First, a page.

GREENEVILLE, Tenn. (WJHL) — In celebration of Tri-Cities Navy Week in Greeneville, officials unveiled a mural depicting the USS Greeneville Navy submarine on Monday.
The new mural is located on a wall outside of the Greene County partnership building and is the 13th mural to be added to a ‘mural trail’ in downtown Greeneville. It was painted by Greeneville native, Joe Kilday.
“I am very proud of this community and proud of the boat, proud that I worked at Greeneville Industries and that this represents many people in their families,” said President of the USS Greeneville, Dale Long. “Grandfathers, dads, moms, sisters that worked on this boat.”
The USS Greeneville was named after the town, and Long told News Channel 11 that parts of the submarine were built in Greene County.
“I’ve been on the boat a couple of times, and there’s components all over the entire submarine that you can see it’s built here in Greeneville,” Long said. “So that’s sort of special that you can go on a submarine and see parts built by people in Greenville, Greene County. But we’re proud. We’re proud of the boat.”
Past and current USS Greeneville Navy sailors were in attendance at the mural’s unveiling on Monday.
“The support we get from Greeneville, there isn’t another commissioning or crew committee out there that measures up to what Greenville can do for us,” said Daniel Dumitrache, chief of the USS Greeneville. “The job that we ask our guys to do, our sailors to do day in and day out, it’s hard and it’s all that little much better when there’s somebody out there that’s showing us some love and some support.”
Dumitrache has been on the USS Greeneville for two months now. This is his third submarine that he has worked on. As the chief of the vessel, he is the captain’s, right-hand man.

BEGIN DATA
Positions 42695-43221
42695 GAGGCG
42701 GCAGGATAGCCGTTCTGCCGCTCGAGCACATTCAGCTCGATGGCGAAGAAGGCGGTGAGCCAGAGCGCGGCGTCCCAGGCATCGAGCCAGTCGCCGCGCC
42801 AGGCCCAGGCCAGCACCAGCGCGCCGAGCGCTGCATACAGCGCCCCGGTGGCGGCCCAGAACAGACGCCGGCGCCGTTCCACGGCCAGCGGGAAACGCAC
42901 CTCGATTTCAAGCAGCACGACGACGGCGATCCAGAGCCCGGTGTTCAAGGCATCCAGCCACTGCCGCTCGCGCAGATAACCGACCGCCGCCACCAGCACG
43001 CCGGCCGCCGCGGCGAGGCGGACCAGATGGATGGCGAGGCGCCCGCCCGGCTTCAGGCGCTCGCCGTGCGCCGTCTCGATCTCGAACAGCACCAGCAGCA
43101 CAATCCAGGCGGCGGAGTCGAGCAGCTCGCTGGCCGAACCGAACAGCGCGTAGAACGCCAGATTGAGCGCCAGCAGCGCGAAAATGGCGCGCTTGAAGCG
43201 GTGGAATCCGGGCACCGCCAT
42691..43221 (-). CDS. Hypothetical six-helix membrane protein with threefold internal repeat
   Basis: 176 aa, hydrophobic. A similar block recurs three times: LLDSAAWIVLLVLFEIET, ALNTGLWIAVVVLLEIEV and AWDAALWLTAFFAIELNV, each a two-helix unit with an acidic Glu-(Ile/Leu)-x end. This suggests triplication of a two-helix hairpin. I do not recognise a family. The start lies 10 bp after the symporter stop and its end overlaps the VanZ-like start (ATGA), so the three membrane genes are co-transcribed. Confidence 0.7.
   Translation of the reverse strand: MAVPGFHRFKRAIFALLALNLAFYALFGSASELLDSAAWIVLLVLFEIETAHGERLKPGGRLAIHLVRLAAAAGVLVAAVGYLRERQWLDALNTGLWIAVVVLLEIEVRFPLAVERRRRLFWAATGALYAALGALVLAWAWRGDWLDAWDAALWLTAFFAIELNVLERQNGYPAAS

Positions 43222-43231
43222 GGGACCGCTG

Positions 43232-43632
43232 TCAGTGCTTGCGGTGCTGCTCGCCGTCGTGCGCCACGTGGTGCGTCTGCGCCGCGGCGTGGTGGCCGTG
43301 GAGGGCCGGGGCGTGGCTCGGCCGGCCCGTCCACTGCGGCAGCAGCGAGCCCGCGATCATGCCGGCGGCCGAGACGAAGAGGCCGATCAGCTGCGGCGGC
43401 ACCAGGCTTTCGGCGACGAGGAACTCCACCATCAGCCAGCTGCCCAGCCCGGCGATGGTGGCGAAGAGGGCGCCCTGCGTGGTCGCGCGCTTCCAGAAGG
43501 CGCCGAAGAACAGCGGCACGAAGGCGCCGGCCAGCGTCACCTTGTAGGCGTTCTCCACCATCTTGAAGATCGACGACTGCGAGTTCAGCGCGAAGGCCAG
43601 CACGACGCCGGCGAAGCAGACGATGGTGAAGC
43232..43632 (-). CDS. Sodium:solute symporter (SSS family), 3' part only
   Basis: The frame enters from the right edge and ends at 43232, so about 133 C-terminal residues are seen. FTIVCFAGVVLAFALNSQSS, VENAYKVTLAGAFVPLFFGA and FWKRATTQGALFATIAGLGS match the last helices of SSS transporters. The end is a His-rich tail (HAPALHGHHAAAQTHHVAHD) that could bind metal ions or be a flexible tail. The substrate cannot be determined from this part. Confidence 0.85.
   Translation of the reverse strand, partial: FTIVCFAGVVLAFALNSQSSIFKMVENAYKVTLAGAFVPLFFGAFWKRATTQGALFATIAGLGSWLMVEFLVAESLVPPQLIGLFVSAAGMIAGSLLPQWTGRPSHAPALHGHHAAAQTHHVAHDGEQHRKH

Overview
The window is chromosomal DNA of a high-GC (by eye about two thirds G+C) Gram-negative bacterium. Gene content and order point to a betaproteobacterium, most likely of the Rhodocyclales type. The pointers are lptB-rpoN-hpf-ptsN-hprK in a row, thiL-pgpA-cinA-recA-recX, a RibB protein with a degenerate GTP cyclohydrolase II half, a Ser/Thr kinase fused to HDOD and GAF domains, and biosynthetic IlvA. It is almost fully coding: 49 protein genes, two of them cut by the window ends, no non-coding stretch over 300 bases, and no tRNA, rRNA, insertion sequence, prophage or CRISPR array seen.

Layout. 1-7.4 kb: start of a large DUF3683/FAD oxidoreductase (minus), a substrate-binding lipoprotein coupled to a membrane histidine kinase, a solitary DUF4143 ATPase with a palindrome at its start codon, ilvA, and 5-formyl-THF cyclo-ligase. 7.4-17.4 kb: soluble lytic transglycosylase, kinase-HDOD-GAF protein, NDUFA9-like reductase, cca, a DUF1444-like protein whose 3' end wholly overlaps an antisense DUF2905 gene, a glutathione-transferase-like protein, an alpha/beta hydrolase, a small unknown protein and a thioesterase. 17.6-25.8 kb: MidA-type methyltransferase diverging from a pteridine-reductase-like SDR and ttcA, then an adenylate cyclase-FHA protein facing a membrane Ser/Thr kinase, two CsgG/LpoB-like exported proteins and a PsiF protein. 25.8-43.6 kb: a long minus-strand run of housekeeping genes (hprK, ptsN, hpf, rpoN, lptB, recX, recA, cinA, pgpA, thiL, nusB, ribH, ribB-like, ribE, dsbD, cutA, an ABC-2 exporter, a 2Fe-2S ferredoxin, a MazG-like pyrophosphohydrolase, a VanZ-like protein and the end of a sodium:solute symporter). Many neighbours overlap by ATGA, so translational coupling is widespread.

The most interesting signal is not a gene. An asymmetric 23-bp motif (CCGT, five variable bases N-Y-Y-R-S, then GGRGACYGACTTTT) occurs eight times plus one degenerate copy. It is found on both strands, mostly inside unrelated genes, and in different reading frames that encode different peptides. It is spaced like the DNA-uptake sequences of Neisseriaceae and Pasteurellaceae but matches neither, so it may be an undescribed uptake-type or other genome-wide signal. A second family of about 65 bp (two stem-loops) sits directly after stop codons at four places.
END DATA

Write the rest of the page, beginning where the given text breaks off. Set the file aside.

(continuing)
“It is very challenging,” said Commander Robert Lane, captain of USS Greeneville. You have to think we have this very large machine that I put 164 sailors in. We work continuously around the clock.”
Commander Lane started his navy boot camp in April of 1992, the same day the keel of the USS Greeneville was laid. He started his navy career the same day that the ship he now commands was being built.
“Not knowing that at the time, I think it was very fortuitous that I got to command,” said Lane.
He spent the morning at Greeneville High School talking with students. Lane values the support from the Greeneville community.
“The town of Greenville the support they get from here is just simply amazing,” said Lane. “It’s unmatched. Out of all the submarines that I’ve been on, any of the commands that I’ve been stationed with, we’ve never had such a tight tie to the community than I’ve seen here in the town of Greenville. It’s just simply amazing.”
The mural of the USS Greeneville is a staple for the Greeneville community for generations to come.
“We worked hard as a community,” Long said. “We worked hard representing small-town America, and this mural here will surely be seen by many and make sure that everybody does not forget the Greeneville, which I don’t think that will happen. But, we got a mural now. We’re proud of it.”
USS Greeneville is now stationed in Kittery, Maine receiving upgrades at the Portsmouth Naval Shipyard. After time there, it will move to San Diego, California.